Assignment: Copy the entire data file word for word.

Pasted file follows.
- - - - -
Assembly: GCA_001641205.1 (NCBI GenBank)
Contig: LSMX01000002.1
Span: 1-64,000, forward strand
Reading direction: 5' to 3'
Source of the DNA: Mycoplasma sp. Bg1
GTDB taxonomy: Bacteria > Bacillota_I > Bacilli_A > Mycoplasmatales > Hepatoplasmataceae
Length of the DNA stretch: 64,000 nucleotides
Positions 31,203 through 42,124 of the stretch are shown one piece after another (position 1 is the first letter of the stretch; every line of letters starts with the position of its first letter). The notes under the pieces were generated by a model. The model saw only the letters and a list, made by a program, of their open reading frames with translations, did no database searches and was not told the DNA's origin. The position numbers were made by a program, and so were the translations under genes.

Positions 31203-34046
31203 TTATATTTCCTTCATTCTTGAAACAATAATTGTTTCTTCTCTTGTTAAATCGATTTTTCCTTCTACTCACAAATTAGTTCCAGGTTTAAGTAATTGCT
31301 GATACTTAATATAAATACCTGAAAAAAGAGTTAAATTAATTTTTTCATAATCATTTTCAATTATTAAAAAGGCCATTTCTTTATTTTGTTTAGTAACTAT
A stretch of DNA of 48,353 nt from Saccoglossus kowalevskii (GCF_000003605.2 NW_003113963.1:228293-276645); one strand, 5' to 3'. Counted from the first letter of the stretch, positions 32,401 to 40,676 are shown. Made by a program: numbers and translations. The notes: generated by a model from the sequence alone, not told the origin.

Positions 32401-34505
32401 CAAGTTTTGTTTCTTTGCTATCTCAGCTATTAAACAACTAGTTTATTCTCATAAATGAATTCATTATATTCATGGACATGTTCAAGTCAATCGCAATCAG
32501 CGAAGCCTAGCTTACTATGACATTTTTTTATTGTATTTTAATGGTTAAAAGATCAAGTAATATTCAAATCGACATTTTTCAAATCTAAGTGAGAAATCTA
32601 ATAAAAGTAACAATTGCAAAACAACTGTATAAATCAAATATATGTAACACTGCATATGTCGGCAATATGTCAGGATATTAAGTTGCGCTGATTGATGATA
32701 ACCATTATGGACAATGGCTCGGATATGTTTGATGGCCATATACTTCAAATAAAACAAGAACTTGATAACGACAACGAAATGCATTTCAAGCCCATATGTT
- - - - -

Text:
Assembly: GCA_001641205.1 (NCBI GenBank)
Contig: LSMX01000002.1
Span: 1-64,000, forward strand
Reading direction: 5' to 3'
Source of the DNA: Mycoplasma sp. Bg1
GTDB taxonomy: Bacteria > Bacillota_I > Bacilli_A > Mycoplasmatales > Hepatoplasmataceae
Length of the DNA stretch: 64,000 nucleotides
Positions 31,203 through 42,124 of the stretch are shown one piece after another (position 1 is the first letter of the stretch; every line of letters starts with the position of its first letter). The notes under the pieces were generated by a model. The model saw only the letters and a list, made by a program, of their open reading frames with translations, did no database searches and was not told the DNA's origin. The position numbers were made by a program, and so were the translations under genes.

Positions 31203-34046
31203 TTATATTTCCTTCATTCTTGAAACAATAATTGTTTCTTCTCTTGTTAAATCGATTTTTCCTTCTACTCACAAATTAGTTCCAGGTTTAAGTAATTGCT
31301 GATACTTAATATAAATACCTGAAAAAAGAGTTAAATTAATTTTTTCATAATCATTTTCAATTATTAAAAAGGCCATTTCTTTATTTTGTTTAGTAACTAT
A stretch of DNA of 48,353 nt from Saccoglossus kowalevskii (GCF_000003605.2 NW_003113963.1:228293-276645); one strand, 5' to 3'. Counted from the first letter of the stretch, positions 32,401 to 40,676 are shown. Made by a program: numbers and translations. The notes: generated by a model from the sequence alone, not told the origin.

Positions 32401-34505
32401 CAAGTTTTGTTTCTTTGCTATCTCAGCTATTAAACAACTAGTTTATTCTCATAAATGAATTCATTATATTCATGGACATGTTCAAGTCAATCGCAATCAG
32501 CGAAGCCTAGCTTACTATGACATTTTTTTATTGTATTTTAATGGTTAAAAGATCAAGTAATATTCAAATCGACATTTTTCAAATCTAAGTGAGAAATCTA
32601 ATAAAAGTAACAATTGCAAAACAACTGTATAAATCAAATATATGTAACACTGCATATGTCGGCAATATGTCAGGATATTAAGTTGCGCTGATTGATGATA
32701 ACCATTATGGACAATGGCTCGGATATGTTTGATGGCCATATACTTCAAATAAAACAAGAACTTGATAACGACAACGAAATGCATTTCAAGCCCATATGTT